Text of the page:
Those of us who are influencing the masses need to appreciate each other’s viewpoints and quit being so opinionated and irrational. Disagreement is okay because it leads to the truth, and it pushes us to get out of our comfort zones and grow. We fitness folks are one big family and we need to treat each other with more respect, even if we disagree with one another.

10. Injury Resiliance – Kevin Giles

I just read an amazing editorial by Kevin Giles in this month’s edition of the British Journal of Sports Medicine. It’s very Gray Cook-esque. If you can access the paper, I highly recommend you pull it up. It’s only two pages, but it was so eloquently written. Here are three excerpts from the paper.

…The body is designed to move in a certain way, a series of interconnected levers, stabilised and moved by muscles and fascia. Certain body structures are designed for certain tasks – sequences of muscle actions have the ability to produce, reduce and stabilise force in a complex environment that react to all the senses the human body has at its disposal – a never-ending cycle of neuromuscular activity that links the brain to the body and the body to the brain automatically and reactively. This is the world of mechanical efficiency where each constituent part plays its role in a well-ordered, sequential, sympathetic operation that maximises the role of each individual part in a complex system of connection.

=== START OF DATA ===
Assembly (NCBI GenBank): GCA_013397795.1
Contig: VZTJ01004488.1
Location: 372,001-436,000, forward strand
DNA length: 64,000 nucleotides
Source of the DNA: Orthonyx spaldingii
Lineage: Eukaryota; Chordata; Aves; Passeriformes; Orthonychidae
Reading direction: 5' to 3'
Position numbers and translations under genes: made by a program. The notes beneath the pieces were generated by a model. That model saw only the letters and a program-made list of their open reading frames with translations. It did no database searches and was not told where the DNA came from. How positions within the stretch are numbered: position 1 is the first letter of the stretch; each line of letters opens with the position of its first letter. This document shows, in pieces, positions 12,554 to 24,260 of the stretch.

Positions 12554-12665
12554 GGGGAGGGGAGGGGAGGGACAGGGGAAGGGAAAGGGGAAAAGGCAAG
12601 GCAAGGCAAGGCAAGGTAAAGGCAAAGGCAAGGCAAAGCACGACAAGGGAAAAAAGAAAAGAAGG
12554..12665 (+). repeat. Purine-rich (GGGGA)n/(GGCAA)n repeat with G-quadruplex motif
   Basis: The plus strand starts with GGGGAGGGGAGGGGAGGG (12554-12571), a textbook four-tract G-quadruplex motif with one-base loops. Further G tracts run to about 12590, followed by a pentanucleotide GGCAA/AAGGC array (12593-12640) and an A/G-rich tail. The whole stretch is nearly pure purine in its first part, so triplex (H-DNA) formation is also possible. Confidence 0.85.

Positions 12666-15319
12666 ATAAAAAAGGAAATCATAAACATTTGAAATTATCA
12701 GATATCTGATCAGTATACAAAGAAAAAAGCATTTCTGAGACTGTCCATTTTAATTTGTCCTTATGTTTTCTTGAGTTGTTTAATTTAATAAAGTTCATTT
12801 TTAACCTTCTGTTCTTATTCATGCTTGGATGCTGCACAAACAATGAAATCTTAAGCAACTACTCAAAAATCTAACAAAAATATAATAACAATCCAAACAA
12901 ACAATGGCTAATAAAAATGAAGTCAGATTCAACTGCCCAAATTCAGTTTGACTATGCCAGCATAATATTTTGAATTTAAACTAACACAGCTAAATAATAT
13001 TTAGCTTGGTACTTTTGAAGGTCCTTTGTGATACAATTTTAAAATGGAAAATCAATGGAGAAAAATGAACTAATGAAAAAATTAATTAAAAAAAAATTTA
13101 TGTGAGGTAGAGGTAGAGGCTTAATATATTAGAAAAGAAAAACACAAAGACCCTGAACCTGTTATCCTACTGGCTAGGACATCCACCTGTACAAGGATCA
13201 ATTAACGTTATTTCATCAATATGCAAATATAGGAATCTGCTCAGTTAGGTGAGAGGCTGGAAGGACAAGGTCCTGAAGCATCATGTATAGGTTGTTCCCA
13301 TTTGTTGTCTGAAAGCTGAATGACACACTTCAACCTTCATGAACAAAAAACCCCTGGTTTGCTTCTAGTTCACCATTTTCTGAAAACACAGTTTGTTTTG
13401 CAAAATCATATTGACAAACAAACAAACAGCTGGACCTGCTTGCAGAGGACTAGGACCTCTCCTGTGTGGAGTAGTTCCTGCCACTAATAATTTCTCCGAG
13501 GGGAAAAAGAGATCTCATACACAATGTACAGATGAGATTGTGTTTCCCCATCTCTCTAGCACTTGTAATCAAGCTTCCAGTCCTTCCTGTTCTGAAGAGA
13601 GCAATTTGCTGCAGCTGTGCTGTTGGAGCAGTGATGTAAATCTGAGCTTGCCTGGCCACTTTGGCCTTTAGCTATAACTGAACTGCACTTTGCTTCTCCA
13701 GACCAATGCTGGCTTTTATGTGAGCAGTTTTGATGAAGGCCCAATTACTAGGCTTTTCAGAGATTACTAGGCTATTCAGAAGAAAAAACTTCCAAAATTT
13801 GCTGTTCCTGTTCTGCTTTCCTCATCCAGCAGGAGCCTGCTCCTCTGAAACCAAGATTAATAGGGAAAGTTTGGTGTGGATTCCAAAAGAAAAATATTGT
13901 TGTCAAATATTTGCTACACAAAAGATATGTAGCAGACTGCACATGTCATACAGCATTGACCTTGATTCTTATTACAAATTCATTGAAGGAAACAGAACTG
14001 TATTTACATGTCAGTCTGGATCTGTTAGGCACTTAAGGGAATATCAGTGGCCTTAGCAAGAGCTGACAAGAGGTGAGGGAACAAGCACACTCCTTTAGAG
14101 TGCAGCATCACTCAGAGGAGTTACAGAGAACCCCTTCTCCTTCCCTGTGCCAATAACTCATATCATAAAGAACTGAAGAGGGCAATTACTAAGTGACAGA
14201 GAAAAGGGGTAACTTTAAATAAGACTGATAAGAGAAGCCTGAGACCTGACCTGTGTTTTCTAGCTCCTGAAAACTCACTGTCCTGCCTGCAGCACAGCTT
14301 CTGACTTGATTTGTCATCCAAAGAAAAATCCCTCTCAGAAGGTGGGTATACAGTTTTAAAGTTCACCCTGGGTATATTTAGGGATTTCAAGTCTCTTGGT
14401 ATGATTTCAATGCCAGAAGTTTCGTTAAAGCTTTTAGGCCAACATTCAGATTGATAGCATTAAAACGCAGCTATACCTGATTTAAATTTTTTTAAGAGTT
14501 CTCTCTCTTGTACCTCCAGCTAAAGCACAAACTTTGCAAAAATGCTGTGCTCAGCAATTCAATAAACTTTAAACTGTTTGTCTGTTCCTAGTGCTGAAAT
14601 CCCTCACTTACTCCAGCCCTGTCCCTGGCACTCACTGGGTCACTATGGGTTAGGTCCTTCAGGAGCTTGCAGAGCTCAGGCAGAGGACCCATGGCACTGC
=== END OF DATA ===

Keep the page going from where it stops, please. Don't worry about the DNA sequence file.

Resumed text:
Take a moment to consider what happens when a required movement pattern is unsound and is then exposed to the full measure of our modern day sports specialist who operates in a narrow band of expertise and only has this one experience a thousand times. For example, with triple-flexion and triple-extension of the ankle, knee and hip complex forming the basis of all gait/locomotion (think sprinting, running, hurdling, acceleration, deceleration, stopping, starting, agility, evasion, jumping, landing), it seems obvious that the neuromuscular pattern that coordinates this fundamental movement will not react kindly to any errors.